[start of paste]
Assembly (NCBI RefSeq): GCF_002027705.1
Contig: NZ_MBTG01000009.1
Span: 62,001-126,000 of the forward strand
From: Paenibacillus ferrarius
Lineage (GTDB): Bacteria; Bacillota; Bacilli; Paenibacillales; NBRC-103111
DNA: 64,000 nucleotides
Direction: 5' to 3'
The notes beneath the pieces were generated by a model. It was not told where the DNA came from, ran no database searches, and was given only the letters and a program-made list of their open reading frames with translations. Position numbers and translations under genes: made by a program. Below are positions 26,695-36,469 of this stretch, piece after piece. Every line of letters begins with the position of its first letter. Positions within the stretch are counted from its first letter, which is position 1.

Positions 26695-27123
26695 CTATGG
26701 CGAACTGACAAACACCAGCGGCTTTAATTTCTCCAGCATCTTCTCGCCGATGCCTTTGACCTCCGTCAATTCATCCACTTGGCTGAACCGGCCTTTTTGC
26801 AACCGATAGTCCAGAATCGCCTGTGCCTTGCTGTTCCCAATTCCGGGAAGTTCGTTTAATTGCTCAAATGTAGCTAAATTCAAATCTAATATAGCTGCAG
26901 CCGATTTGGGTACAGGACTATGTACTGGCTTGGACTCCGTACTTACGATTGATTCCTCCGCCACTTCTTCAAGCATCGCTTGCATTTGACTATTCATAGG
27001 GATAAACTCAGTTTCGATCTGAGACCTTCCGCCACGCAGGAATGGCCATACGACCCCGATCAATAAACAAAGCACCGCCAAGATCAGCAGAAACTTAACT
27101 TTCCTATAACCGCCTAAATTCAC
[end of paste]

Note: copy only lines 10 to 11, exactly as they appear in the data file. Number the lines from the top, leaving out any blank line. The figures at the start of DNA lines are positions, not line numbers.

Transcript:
26695 CTATGG
26701 CGAACTGACAAACACCAGCGGCTTTAATTTCTCCAGCATCTTCTCGCCGATGCCTTTGACCTCCGTCAATTCATCCACTTGGCTGAACCGGCCTTTTTGC